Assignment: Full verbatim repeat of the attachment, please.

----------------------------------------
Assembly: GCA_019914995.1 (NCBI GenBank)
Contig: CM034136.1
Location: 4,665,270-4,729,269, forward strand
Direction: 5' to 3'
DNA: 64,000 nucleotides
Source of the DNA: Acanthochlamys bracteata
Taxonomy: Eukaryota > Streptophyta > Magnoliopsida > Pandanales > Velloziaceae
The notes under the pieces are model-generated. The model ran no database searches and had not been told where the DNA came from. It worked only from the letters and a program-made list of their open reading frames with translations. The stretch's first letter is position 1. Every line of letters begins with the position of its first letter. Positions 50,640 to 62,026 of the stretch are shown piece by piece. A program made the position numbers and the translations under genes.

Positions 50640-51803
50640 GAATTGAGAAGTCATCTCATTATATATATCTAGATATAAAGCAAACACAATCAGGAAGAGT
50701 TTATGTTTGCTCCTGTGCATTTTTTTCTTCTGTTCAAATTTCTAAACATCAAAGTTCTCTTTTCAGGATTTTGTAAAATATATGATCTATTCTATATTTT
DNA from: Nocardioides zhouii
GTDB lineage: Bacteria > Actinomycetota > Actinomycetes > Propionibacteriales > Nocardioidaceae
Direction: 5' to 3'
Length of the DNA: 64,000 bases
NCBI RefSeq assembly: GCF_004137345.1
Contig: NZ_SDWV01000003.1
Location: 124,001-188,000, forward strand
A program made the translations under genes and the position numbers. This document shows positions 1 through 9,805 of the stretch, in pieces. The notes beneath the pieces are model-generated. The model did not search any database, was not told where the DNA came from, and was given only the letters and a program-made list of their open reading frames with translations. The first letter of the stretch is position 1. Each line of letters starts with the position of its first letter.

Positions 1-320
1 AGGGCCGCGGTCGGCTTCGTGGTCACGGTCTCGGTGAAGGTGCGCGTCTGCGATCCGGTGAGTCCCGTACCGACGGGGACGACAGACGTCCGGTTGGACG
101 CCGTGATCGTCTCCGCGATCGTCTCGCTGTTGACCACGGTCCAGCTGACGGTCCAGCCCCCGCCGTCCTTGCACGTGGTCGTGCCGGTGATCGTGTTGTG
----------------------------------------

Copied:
Assembly: GCA_019914995.1 (NCBI GenBank)
Contig: CM034136.1
Location: 4,665,270-4,729,269, forward strand
Direction: 5' to 3'
DNA: 64,000 nucleotides
Source of the DNA: Acanthochlamys bracteata
Taxonomy: Eukaryota > Streptophyta > Magnoliopsida > Pandanales > Velloziaceae
The notes under the pieces are model-generated. The model ran no database searches and had not been told where the DNA came from. It worked only from the letters and a program-made list of their open reading frames with translations. The stretch's first letter is position 1. Every line of letters begins with the position of its first letter. Positions 50,640 to 62,026 of the stretch are shown piece by piece. A program made the position numbers and the translations under genes.

Positions 50640-51803
50640 GAATTGAGAAGTCATCTCATTATATATATCTAGATATAAAGCAAACACAATCAGGAAGAGT
50701 TTATGTTTGCTCCTGTGCATTTTTTTCTTCTGTTCAAATTTCTAAACATCAAAGTTCTCTTTTCAGGATTTTGTAAAATATATGATCTATTCTATATTTT
DNA from: Nocardioides zhouii
GTDB lineage: Bacteria > Actinomycetota > Actinomycetes > Propionibacteriales > Nocardioidaceae
Direction: 5' to 3'
Length of the DNA: 64,000 bases
NCBI RefSeq assembly: GCF_004137345.1
Contig: NZ_SDWV01000003.1
Location: 124,001-188,000, forward strand
A program made the translations under genes and the position numbers. This document shows positions 1 through 9,805 of the stretch, in pieces. The notes beneath the pieces are model-generated. The model did not search any database, was not told where the DNA came from, and was given only the letters and a program-made list of their open reading frames with translations. The first letter of the stretch is position 1. Each line of letters starts with the position of its first letter.

Positions 1-320
1 AGGGCCGCGGTCGGCTTCGTGGTCACGGTCTCGGTGAAGGTGCGCGTCTGCGATCCGGTGAGTCCCGTACCGACGGGGACGACAGACGTCCGGTTGGACG
101 CCGTGATCGTCTCCGCGATCGTCTCGCTGTTGACCACGGTCCAGCTGACGGTCCAGCCCCCGCCGTCCTTGCACGTGGTCGTGCCGGTGATCGTGTTGTG